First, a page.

While the national poverty estimates await updating starting next year, at last count, poverty fell from 46 per cent in 1996 to 15 per cent in 2011 as measured by the international extreme poverty line. However, most of the poverty reduction resulted from the massive outmigration of labour, and a record increase in private remittances. Moreover, a significant disparity remains in poverty incidence across the country.
Nepal now faces the daunting task of adapting to a three-tier structure in the face of nascent and often-nonexistent institutions at the sub-national levels. Immediate challenges include the need to clarify the functions and accountabilities of the federal, state and local governments; deliver basic services and maintain infrastructure development; enable the private sector; and ensure strong and transparent governance during the early years of federalism. Meanwhile, if left unmet or unmanaged, heightened public expectations of federalism could rapidly degenerate from anticipation to disillusionment. . Nepal needs to grow in the order of at least 7 to 8 per cent and shift from remittance-led consumption to productive investment. The economy also remains exposed to exogenous shocks like earthquakes, floods and trade disruptions. These long-standing economic vulnerabilities will require far-reaching but carefully-calibrated reforms.
This blog is based on the report The Web of Transport Corridors in South Asia -- jointly produced with the Asian Development Bank, the United Kingdom’s Department for International Development, and the Japan International Cooperation Agency
One of the oldest, the Grand Trunk Road from the Mughal era still connects East and West and in the 17th century made Delhi, Kabul and Lahore wealthy cities with impressive civic buildings, monuments, and gardens.
In India alone—and likely bolstered by the successful completion of the Golden Quadrilateral (GQ) highway system—several transport proposals extending beyond India’s borders are now under consideration.
They include the International North-South Transport Corridor (INSTC), linking India, Iran and Russia, the Asia-Africa Growth Corridor, and the Bangladesh, China, India, and Myanmar (BCIM) economic corridor.
The hope is that these transport corridors will turn into growth engines and create large economic surpluses that can spread throughout the economy and society.
These two cities are the economic hubs of China and India respectively, two emerging global powers.
The distance between them, about 5,000 kilometers, is not much greater than the distance between New York and Los Angeles.
But instead of crossing a relatively empty continent, a corridor from Shanghai to Mumbai—via Kunming, Mandalay, Dhaka, and Kolkata—would go through some of the most densely populated and most dynamic areas in the world, stoking hopes of large economic spillovers along its alignment.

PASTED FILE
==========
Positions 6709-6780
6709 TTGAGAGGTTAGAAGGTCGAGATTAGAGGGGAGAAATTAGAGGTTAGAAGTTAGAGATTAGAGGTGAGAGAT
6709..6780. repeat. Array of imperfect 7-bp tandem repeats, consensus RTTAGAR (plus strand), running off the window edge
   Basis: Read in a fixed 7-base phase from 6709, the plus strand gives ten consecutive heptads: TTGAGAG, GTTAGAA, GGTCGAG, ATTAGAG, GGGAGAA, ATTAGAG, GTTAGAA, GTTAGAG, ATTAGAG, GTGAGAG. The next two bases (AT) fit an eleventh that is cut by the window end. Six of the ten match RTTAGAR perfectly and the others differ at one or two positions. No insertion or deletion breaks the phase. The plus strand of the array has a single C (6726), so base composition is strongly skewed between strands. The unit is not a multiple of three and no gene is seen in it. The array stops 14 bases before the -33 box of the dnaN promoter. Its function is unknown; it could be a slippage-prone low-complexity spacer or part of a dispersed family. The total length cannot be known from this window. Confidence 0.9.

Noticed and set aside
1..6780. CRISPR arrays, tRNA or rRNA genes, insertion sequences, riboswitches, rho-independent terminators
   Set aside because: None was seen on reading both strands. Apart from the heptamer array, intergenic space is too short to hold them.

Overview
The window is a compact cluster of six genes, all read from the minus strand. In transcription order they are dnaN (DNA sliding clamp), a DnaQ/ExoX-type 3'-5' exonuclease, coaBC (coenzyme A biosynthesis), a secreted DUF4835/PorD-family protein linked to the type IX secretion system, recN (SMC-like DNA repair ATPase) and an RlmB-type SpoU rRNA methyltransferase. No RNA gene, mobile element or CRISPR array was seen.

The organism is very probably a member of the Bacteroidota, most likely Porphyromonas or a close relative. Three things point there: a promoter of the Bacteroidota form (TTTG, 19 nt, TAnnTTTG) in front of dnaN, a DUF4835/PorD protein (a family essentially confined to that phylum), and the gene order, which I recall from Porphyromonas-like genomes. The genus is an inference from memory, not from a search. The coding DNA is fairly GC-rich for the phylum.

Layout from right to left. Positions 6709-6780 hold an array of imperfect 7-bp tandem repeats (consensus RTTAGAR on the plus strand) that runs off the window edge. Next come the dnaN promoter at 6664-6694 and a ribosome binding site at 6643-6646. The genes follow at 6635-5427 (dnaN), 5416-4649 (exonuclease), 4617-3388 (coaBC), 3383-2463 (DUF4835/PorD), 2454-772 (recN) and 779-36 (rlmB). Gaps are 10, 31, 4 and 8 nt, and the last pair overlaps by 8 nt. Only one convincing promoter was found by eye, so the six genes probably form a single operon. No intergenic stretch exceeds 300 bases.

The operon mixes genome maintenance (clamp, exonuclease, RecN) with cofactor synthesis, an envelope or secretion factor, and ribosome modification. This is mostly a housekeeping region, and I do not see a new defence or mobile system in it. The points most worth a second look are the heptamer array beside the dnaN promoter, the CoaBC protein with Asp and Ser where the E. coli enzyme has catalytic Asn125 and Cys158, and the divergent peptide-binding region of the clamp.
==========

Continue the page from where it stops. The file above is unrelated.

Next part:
“Build and they will come” seems to be the logic underlying many massive transport investments around the world.
However, the reality is that not all these investments will generate the expected returns.
Worse, they can become wasteful white elephants—that is, transport infrastructure without much traffic—that would cost trillions of dollars at taxpayers’ expense.
First, countries need to change the mindset that transport corridors are mere engineering feats designed to move along vehicles and commodities.
Second, sound economic analysis of how corridors can help spur urbanization and create local jobs while minimizing the disruptions to the natural environment, is key to developing successful investment programs.
Specifically, it is vital to ensure that local populations whose lives are disrupted by new infrastructure can reap equally the benefits from better transport connectivity.
For instance, more educated and skilled people can migrate to obtain better jobs in growing urban areas that are benefiting from corridor connectivity, while unskilled workers may be left behind in depopulated rural areas with few economic prospects.
But while corridors can create both winners and losers, well-designed investment programs can alleviate potential adverse impacts and help local people share the benefits more widely.
In that vein, India’s Golden Quadrilateral, or GQ highway system, is a cautionary tale.
No doubt, this corridor had a positive impact.
Economic activity along the corridor increased and people, especially women, found better job opportunities beyond traditional farming.
But this success came at a cost as air pollution increased in the districts near the highway.
This is a major tradeoff and one that was documented before in Japan when levels of air pollution spiked during the development of its Pacific Ocean Belt several decades ago.
Another downside is that the economic benefits generated by the GQ highway were distributed unequally in neighboring communities.